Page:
Thanksgiving Dinner and Your Teeth
Our professional team at Barbara Bell DDS, PA wish you a Happy Thanksgiving. Is your Thanksgiving feast good for your teeth? Read on to find out how our traditional foods stack up.
The Good: This main course is packed with protein and boasts high-quality protein, B vitamins, selenium, zinc, and phosphorus. It may support various aspects of health, including muscle growth and maintenance, due to its rich supply of nutrients. However, it’s best to avoid processed varieties, as these are high in salt. The Bad: Turkey can be difficult to eat because it sometimes gets stuck between your teeth. That’s where flossing can help. The MouthHealthy: It’s the star of the Thanksgiving table. Gobble it up!
The Good: It’s a tasty Thanksgiving tradition. A 1/2 cup of cranberry sauce contains 1g of fiber. Increasing your fiber intake helps relieve constipation and symptoms of irritable bowel syndrome. The Bad: Cranberries are naturally tart, so sugar or sugar substitutes are often added to recipes. This side dish can be sticky, acidic and may temporarily stain your teeth. The MouthHealthy: Don’t eat this alone. The sugar content, stickiness, tendency for the little berries to get stuck between your teeth and acidity make it one of those foods that needs to be eaten with a meal.
The Good: Sweet potatoes are rich in Vitamins A and C, which help keep your gums healthy. They can also be prepared in many ways. They’re a great source of fiber, potassium, manganese, copper, and antioxidants. Yams are linked to various health benefits and may boost brain health, reduce inflammation, and improve blood sugar control. The Bad: Candied yam recipes call for marshmallows. Sticky foods can damage your teeth since they tend to stay on your teeth longer than other types of food. The MouthHealthy: If candied, enjoy in moderation and drink plenty of water with your meal to help wash away any leftover food.
Green Bean Casserole
The Good: Green beans are healthy, mushrooms are healthy, onions are healthy. The Bad: Because most recipes use canned soup and fried onions, the majority of the recipe comes from overly processed foods that are high in sodium and fat. The traditional green bean casserole recipe has a total of 7 grams of fat, 2 of which are saturated and 1.5 of which is trans fat. Not good, however it’s pretty easy to make a healthier green bean casserole! First, use fresh veggies that are not overcooked. Second, opt for organic or all-natural brands of soup and fried onions to keep some of the processed ingredients out. Third, swap out the whole milk or cream for skim milk. The MouthHealthy: Dig in! But you may want to keep a floss pick handy. This is good stuff.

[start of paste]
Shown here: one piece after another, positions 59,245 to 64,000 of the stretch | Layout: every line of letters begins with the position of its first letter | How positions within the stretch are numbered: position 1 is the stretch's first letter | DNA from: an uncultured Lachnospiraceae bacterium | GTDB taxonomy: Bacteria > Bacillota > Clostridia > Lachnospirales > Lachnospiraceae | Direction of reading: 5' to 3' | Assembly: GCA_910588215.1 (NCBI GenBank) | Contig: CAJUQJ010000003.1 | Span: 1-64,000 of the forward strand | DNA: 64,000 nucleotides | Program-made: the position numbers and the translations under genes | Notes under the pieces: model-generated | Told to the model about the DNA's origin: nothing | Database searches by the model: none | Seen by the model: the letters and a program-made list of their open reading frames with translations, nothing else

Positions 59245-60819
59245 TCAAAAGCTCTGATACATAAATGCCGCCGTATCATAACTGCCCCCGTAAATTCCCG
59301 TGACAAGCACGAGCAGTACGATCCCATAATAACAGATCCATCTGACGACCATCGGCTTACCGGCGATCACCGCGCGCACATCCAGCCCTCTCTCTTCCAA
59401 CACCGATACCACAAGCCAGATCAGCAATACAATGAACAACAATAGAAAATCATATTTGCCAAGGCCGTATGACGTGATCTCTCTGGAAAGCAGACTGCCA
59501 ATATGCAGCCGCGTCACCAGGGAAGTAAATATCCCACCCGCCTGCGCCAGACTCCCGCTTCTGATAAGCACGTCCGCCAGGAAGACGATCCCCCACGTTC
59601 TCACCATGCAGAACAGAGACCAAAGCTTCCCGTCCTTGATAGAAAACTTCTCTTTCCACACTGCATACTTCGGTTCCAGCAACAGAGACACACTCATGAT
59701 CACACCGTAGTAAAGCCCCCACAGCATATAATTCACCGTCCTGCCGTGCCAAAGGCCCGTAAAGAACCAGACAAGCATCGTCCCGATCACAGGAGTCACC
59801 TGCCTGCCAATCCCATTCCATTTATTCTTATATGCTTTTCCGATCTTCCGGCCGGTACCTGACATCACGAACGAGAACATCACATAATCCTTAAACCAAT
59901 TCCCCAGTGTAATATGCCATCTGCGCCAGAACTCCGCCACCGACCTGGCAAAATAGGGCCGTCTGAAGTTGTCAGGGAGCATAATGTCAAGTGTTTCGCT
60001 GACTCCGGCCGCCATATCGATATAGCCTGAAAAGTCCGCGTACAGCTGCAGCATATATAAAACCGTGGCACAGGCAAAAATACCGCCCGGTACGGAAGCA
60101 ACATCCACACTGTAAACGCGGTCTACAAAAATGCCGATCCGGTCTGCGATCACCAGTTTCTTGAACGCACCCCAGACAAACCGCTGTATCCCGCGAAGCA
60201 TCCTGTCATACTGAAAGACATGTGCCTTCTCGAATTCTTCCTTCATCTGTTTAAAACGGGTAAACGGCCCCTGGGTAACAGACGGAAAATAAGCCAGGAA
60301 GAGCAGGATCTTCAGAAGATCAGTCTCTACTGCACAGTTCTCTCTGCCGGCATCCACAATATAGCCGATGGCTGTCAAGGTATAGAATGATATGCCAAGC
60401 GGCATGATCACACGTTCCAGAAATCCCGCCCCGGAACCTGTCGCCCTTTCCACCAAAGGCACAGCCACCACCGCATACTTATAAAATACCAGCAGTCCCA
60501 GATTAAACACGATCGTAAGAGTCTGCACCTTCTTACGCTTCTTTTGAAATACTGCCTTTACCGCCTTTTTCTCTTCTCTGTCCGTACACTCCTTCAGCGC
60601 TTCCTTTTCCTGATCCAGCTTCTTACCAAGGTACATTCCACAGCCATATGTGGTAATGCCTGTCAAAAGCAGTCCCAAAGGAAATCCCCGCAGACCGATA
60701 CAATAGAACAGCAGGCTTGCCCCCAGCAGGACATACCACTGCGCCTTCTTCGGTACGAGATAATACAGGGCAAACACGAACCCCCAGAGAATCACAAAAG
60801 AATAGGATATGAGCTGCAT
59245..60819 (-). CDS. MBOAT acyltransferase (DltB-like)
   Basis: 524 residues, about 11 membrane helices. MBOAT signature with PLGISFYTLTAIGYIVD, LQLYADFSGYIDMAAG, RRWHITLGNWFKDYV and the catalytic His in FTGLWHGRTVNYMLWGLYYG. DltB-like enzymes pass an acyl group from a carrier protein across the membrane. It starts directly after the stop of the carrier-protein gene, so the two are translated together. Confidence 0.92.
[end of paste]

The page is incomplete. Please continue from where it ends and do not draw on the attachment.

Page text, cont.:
Macaroni and Cheese
The Good: Say cheese! Many recipes call for cheese and milk. The calcium from these ingredients helps strengthen teeth. The Bad: Good cheese can be gooey. White pastas are also starchy and can leave sugar behind on your teeth. One of the easiest ways to cut some of the fat and calories in your macaroni and cheese is to replace any of the cream or whole milk in the cheese sauce recipe with skim milk. You can also replace some of the butter with olive oil for a healthier type of fat. The MouthHealthy: As with many feast-worthy foods, eat a sensible portion and break out your brush and floss later.
Mashed Potatoes and Gravy
The Good: Potatoes are an important dietary source of vitamin C, B6 and potassium. Mashed potatoes can certainly contribute to a healthy diet and offer some nutritional advantages, but you should follow healthy preparation methods to avoid consuming too much saturated fat. The Bad: Potatoes are starchy, and cavity-causing bacteria loves the sugar that makes up starch. The MouthHealthy: If covered with gravy, the health benefits of the overall dish are diminished to some extent, but this is a holiday and only comes once a year. Start your diet on Black Friday.
The Good: Pumpkin has Vitamin A, which helps keep your gums healthy and builds the hard outer shell of your teeth (enamel). Pumpkin filling also has potassium, vitamin C and iron, which will all boost your mood. The Bad: There’s the added sugar in the pie itself and whatever whipped topping you put on top. The MouthHealthy: This is usually a once-a-year treat, but dish it out after dinner. Eating sweets shortly after meals helps keep saliva flowing to wash away leftover food.